Chemical manufacturers and processors will need to give exposure and toxicity data to the EPA for it to evaluate the risks of new and existing chemicals as required by the recently amended Toxic Substances Control Act, said Charles Auer, who directed the EPA Office of Pollution Prevention and Toxics under multiple administrations. Auer spoke July 14 during a webinar organized by Bergeson & Campbell PC.

The webinar focused on changes the Frank R. Lautenberg Chemical Safety for the 21st Century Act (Pub. Law No. 114-182) made to provisions of TSCA that govern chemicals in commerce, called “existing chemicals,” and new chemicals, which manufacturers would like to make or import but have never been in U.S. commerce.

Health and environmental toxicity tests have been codified into law by the EPA, said Lynn Bergeson, managing partner of Bergeson & Campbell in Washington, D.C.

It can direct companies to use such tests to develop data using the order and other authorities provided under the Lautenberg Act, she said.

The agency does not have standard exposure tests, said Auer, a consultant with Charles Auer & Associates LLC.

“The need to develop those will slow things at least initially, but I'm confident EPA is up to the challenge,” he said.

Richard Denison, lead senior scientist with the Environmental Defense Fund, said there are established methodologies for certain types of exposure tests that could provide EPA data.

These include environmental and biological monitoring equipment, Denison said. Monitors measure the presence of chemicals, for example, in the workplace, air, water or soil.

He agreed with Auer, however, that the agency will need to develop agreement on and issue guidance for other sources of exposure data. These include computer models that could generate exposure predictions, Denison said.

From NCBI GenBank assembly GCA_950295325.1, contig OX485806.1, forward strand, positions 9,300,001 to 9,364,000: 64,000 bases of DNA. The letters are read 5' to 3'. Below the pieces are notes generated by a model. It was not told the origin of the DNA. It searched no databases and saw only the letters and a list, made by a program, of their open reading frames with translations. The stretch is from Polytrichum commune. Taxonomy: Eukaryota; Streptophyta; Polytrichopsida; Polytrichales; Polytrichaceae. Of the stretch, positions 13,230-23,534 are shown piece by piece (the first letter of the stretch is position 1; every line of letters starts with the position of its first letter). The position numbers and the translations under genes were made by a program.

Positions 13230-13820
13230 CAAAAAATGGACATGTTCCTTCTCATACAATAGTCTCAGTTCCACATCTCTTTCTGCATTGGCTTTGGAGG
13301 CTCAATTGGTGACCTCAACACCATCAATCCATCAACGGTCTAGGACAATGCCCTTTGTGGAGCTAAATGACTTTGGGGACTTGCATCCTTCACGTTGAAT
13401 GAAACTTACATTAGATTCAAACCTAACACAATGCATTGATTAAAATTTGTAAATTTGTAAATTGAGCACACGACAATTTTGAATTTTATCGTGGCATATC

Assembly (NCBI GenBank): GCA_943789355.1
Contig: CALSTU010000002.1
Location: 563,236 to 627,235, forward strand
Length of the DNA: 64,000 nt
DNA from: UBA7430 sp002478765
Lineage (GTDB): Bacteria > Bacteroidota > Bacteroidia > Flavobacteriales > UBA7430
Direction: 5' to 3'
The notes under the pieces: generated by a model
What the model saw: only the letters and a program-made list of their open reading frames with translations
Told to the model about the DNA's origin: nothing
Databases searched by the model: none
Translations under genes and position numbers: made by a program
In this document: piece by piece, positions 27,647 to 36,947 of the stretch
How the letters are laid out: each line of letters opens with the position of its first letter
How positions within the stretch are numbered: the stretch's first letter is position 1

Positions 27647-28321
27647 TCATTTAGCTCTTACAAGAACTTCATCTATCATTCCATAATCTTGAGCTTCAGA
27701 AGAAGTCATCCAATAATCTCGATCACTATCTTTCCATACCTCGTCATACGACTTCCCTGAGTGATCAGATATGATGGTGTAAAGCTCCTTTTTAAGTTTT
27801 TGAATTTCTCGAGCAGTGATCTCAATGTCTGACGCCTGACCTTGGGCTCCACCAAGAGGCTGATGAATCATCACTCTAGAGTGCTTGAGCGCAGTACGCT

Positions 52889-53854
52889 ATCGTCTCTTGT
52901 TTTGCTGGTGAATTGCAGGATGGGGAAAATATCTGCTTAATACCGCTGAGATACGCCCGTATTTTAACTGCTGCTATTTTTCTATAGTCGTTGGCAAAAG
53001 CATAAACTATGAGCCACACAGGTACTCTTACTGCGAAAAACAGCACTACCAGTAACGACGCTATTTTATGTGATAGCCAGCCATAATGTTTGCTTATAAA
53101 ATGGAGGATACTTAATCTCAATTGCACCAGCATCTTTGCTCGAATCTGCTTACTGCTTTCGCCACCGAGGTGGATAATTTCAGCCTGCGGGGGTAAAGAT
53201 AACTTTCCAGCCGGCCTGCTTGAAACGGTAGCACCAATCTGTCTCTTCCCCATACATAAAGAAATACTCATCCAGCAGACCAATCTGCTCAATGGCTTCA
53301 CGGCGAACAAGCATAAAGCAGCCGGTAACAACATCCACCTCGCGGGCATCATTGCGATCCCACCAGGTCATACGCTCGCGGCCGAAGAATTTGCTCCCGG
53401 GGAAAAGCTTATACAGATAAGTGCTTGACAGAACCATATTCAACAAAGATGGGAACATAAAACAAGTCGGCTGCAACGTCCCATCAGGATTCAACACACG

Lynn L. Bergeson Comments On TSCA Implementation Featured In Bloomberg BNA Daily Environment Report Article “More Than 300 New Chemicals Snagged as EPA Implements Law”

On July 12, 2016, Lynn L. Bergeson, Managing Partner of Bergeson & Campbell (B&C®), was quoted in the Bloomberg BNA Daily Environment Report article “More Than 300 New Chemicals Snagged as EPA Implements Law.”

Lynn Bergeson, managing partner of Bergeson & Campbell PC, told Bloomberg BNA July 11 the number of new chemicals affected by the EPA's implementation of the newly amended Toxic Substances Control Act isn't large.

For an individual company, however, every day that delays its ability to bring a new chemical or a new use of a chemical to market is huge, Bergeson said. “Every day counts.”

Jim Jones, EPA assistant administrator for chemical safety and pollution prevention, said June 28 he expects the EPA to use the Lautenberg Act's criteria to reach one of the new chemical decisions the law provides within a week to 10 days. Jones spoke at an American Bar Association forum about the TSCA amendments.

During that same forum, Bergeson said some of the clients her law firm represents had nearly reached the end of the agency's original 90-day review period just prior to the Lautenberg Act becoming law.

As of July 12, none of those clients had been told whether it can make or import those new chemicals, she told Bloomberg BNA.